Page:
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Proving the Correctness of Behavioural Implementations
 Proc. AMAST '95, Springer LNCS 936
, 1995
"... . We introduce a concept of behavioural implementation for algebraic specifications which is based on an indistinguishability relation (called behavioural equality). The central objective of this work is the investigation of proof rules that first allow us to establish the correctness of behavioural ..."
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. We introduce a concept of behavioural implementation for algebraic specifications which is based on an indistinguishability relation (called behavioural equality). The central objective of this work is the investigation of proof rules that first allow us to establish the correctness of behavioural implementations in a modular way and moreover are practicable enough to induce proof obligations that can be discharged with existing theorem provers. Our proof technique can also be applied for proving abstractor implementations in the sense of Sannella and Tarlecki. 1 Introduction Algebraic specification techniques allow one to formalize correctness notions for program development steps. Thereby an important role is played by observability concepts since it is often essential to abstract from internal implementation details and to rely only on the observable behaviour of programs. Many approaches in the literature have considered behavioural concepts (cf. e.g. [GM 82], [R 87], [ST 88], ...
Structuring Specifications intheLarge and intheSmall: HigherOrder Functions, Dependent Types and Inheritance in SPECTRAL
 PROC. COLLOQ. ON COMBINING PARADIGMS FOR SOFTWARE DEVELOPMENT, JOINT CONF. ON THEORY AND PRACTICE OF SOFTWARE DEVELOPMENT (TAPSOFT
"... ..."
MetaSynthesis  Deriving Programs that Develop Programs
"... The origins of this work go back to research on building systems for the automatic synthesis of programs from specifications, extending the capabilities of existing ones, making several systems cooperate, and integrating them into a larger programming environment. The experiences were rather frustr ..."
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The origins of this work go back to research on building systems for the automatic synthesis of programs from specifications, extending the capabilities of existing ones, making several systems cooperate, and integrating them into a larger programming environment. The experiences were rather frustrating. Program synthesis systems tend to be ad hoc implementations rather than being built systematically and well structured. It is not surprising that they have the same problems as other software products: there are all kinds of unexpected bugs, maintanance and modifications become increasingly difficult, and cooperation with other synthesizers is nearly impossible despite of the fact that ideas behind the synthesis strategies show many similarities if explained verbally. Apart from human shortcomings the main reason for this problem lies in a lack of formality in the steps from describing an idea on paper to its realization on a computer. Such formality, however, is difficult to achieve, extremely time consuming, and slows down the initial progress of a synthesis system. This is a price which many scientists are not willing to pay. On the other hand, the insufficiencies of current “ad hoc ” systems are hardly acceptable — and there are no exceptions — and there is a need for tools supporting the systematic and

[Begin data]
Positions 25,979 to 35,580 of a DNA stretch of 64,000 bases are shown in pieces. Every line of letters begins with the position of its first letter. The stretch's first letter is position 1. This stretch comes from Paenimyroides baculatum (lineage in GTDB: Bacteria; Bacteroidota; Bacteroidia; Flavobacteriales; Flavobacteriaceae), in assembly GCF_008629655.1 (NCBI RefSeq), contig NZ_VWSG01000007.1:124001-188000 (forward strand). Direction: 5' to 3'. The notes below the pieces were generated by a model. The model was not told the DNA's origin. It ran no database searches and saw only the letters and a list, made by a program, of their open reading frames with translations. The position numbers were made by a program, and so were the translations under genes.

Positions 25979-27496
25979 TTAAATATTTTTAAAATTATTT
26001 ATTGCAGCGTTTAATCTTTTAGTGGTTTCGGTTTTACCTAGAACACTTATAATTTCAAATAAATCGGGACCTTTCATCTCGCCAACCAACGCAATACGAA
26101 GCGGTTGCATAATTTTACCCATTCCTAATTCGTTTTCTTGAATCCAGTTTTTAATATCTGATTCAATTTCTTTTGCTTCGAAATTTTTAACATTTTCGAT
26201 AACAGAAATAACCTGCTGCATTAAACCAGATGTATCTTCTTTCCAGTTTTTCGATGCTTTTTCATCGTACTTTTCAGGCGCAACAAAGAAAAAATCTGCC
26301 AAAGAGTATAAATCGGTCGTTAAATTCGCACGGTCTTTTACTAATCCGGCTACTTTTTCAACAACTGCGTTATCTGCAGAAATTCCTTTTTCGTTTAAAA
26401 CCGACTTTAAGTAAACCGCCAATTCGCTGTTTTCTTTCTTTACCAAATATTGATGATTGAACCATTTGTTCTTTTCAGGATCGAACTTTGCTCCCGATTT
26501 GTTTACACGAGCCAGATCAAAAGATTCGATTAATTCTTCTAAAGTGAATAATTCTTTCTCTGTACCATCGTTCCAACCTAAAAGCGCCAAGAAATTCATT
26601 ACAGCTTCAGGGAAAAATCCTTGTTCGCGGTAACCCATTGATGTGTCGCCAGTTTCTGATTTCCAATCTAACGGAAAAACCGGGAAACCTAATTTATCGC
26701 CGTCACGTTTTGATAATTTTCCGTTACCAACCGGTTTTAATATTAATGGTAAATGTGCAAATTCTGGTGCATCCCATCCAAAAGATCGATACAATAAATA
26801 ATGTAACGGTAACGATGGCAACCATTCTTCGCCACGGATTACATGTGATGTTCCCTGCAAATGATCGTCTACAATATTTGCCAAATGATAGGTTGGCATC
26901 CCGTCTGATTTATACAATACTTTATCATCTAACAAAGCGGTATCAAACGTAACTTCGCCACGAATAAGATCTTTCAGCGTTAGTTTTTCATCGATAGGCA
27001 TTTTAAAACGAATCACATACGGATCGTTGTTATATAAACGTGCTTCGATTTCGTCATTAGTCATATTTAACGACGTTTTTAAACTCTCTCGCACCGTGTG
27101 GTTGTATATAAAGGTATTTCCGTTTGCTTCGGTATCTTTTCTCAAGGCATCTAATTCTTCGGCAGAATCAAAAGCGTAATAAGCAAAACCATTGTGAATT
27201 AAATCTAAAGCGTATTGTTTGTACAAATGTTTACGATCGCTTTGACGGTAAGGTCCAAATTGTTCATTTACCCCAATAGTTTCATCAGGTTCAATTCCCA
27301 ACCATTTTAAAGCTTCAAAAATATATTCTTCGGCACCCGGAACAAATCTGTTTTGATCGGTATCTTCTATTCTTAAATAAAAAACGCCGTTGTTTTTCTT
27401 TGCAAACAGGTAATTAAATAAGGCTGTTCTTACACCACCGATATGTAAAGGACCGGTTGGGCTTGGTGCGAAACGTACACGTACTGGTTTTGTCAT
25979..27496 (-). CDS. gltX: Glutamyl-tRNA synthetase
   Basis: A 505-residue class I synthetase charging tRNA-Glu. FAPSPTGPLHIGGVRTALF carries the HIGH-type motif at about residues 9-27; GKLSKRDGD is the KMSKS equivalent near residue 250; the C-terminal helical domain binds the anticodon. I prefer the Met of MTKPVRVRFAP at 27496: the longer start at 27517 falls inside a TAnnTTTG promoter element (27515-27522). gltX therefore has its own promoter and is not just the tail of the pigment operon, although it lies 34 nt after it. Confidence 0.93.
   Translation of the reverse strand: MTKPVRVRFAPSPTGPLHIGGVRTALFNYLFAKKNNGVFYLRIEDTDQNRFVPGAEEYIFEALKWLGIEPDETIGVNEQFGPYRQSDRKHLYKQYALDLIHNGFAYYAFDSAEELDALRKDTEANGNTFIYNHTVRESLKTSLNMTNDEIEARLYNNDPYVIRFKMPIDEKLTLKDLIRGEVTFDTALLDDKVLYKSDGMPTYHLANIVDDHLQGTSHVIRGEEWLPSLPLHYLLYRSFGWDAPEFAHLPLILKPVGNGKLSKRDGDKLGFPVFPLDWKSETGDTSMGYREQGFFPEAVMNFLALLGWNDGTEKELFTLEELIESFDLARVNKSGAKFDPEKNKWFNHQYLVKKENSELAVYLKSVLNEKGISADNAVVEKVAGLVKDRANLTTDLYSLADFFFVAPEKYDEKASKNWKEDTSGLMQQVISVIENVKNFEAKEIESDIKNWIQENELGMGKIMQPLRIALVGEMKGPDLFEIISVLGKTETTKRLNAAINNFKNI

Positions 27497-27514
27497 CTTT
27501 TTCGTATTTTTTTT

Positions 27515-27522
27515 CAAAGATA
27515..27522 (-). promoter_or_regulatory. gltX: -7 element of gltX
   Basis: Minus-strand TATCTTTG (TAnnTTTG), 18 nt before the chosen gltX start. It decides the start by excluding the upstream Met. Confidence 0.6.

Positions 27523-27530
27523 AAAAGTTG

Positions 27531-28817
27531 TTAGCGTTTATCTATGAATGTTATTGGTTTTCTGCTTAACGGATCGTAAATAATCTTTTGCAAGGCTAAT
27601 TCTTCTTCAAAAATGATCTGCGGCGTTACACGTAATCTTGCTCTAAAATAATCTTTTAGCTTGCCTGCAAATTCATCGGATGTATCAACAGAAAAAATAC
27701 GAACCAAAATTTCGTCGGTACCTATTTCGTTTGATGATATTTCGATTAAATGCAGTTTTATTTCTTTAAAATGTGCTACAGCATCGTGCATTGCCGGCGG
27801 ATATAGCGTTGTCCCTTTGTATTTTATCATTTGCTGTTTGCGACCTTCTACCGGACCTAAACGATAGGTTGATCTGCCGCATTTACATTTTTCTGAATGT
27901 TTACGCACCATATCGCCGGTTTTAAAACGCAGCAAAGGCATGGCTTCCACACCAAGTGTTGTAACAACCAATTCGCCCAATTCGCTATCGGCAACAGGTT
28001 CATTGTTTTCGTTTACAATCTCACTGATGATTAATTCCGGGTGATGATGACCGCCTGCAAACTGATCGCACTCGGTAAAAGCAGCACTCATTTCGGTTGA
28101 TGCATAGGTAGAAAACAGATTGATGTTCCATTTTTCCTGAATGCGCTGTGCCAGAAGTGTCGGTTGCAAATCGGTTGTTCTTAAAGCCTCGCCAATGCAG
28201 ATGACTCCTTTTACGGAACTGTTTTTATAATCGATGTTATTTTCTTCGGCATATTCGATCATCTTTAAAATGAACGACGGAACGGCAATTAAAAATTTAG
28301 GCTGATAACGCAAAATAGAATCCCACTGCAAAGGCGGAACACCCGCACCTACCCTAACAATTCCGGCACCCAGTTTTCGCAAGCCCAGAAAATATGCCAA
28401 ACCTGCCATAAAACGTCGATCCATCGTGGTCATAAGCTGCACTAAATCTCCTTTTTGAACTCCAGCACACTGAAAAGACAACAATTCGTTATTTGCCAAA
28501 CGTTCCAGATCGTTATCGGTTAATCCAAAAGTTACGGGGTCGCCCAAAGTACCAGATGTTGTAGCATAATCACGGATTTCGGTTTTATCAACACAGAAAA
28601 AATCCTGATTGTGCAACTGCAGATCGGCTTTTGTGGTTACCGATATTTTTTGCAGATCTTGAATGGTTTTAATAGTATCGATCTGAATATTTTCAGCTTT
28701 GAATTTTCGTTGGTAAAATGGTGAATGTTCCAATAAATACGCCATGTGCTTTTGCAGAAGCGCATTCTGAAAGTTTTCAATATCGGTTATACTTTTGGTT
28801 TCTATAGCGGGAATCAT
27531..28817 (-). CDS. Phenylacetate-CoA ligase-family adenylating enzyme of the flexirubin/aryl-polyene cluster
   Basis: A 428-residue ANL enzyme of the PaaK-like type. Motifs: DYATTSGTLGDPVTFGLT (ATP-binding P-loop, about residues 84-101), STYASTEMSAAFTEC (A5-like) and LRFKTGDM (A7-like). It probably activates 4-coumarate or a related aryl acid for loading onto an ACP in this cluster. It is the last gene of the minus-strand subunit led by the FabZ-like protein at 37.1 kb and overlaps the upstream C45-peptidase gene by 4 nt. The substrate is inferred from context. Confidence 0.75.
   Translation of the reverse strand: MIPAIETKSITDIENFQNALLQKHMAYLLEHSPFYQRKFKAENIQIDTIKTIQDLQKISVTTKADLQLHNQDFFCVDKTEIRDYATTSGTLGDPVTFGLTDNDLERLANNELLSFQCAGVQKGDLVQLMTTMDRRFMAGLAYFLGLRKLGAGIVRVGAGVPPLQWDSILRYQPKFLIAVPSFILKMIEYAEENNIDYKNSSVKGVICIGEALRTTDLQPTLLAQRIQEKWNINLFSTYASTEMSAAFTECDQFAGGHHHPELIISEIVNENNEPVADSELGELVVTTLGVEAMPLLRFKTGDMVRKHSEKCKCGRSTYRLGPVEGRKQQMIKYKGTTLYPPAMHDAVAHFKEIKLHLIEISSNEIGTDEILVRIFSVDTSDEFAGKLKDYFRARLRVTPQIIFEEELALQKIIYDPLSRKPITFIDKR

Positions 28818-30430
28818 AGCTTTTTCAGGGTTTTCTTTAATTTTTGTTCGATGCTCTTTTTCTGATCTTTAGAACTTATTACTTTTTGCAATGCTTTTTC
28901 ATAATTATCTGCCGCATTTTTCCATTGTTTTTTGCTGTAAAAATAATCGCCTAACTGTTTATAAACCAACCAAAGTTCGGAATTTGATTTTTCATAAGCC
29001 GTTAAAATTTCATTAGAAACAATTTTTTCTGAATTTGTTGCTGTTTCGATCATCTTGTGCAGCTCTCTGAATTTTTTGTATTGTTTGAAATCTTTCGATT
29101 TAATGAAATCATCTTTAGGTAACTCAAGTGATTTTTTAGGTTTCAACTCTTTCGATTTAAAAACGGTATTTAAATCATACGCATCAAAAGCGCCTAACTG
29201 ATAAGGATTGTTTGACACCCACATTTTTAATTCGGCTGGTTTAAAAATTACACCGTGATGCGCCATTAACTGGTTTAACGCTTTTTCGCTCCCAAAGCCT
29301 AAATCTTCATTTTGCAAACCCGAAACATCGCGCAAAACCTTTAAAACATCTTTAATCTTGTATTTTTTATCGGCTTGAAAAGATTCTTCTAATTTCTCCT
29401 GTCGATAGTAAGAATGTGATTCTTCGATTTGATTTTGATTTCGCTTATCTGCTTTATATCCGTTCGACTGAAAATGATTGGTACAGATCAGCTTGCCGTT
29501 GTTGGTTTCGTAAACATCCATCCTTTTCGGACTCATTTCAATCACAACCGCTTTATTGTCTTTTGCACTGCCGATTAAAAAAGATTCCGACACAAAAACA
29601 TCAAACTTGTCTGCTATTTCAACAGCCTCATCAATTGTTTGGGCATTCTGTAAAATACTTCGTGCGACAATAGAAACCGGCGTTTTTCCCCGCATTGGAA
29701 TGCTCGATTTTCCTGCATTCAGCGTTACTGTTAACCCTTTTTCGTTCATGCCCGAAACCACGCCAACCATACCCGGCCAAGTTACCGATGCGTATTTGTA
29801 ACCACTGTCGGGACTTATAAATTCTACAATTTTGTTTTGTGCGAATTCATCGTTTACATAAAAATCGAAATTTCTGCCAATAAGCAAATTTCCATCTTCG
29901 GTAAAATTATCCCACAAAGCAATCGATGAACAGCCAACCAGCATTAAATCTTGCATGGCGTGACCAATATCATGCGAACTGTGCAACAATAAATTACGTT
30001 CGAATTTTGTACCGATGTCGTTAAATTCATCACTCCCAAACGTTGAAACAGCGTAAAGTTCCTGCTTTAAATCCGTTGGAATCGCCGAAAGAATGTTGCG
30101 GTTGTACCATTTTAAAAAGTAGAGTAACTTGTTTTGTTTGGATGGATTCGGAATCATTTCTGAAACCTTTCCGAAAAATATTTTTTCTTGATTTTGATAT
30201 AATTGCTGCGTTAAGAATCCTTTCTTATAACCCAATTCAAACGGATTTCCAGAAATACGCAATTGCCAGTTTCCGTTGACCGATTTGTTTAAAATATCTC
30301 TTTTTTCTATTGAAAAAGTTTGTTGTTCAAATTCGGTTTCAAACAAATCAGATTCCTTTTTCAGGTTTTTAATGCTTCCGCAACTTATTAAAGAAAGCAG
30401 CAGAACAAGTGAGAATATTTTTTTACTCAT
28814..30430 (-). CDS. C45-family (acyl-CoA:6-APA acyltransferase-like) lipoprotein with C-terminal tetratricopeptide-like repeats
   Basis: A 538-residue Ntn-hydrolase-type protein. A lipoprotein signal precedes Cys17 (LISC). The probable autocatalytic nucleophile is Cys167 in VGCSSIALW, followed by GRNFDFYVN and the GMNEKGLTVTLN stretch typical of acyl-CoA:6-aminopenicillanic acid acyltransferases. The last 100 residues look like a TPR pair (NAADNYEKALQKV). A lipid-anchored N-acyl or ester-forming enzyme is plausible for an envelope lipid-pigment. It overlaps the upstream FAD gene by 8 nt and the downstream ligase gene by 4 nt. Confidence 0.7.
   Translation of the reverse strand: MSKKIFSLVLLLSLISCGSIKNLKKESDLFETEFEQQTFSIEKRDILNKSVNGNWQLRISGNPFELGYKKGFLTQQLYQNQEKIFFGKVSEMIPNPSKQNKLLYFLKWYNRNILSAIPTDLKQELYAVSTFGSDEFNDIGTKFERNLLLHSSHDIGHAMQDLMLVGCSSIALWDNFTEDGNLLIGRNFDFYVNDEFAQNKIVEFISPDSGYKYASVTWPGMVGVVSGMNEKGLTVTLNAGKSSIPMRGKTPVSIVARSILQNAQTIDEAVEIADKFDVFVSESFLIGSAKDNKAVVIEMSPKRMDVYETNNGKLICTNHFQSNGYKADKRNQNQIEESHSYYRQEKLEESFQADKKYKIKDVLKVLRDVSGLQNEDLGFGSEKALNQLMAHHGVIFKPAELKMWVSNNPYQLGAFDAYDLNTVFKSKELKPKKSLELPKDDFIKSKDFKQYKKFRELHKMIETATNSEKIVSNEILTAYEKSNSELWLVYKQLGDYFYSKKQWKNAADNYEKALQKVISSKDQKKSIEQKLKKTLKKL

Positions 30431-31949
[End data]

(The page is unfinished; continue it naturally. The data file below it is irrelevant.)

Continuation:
A Behavioural Algebraic Framework for Modular System Design with Reuse
"... . A formal framework for the design of modular software systems is presented which incorporates the idea of reusing software components in new applications. The approach is based on structured algebraic specifications with behavioural semantics. In a first step, syntax and semantics of structured be ..."
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. A formal framework for the design of modular software systems is presented which incorporates the idea of reusing software components in new applications. The approach is based on structured algebraic specifications with behavioural semantics. In a first step, syntax and semantics of structured behavioural specifications are introduced. Then, in order to provide a clean interconnection mechanism for specifications, behavioural specifications with import interfaces are considered and their composition with respect to the behavioural requirements of the import interface is defined. In the next step, a simple implementation notion for behavioural specifications with import interface is presented which is compatible with the composition of specifications. Hence it is guaranteed that separately developed implementations of parts of an abstract system specification can be automatically composed to a globally correct system implementation. This is a particular important requirement for the ...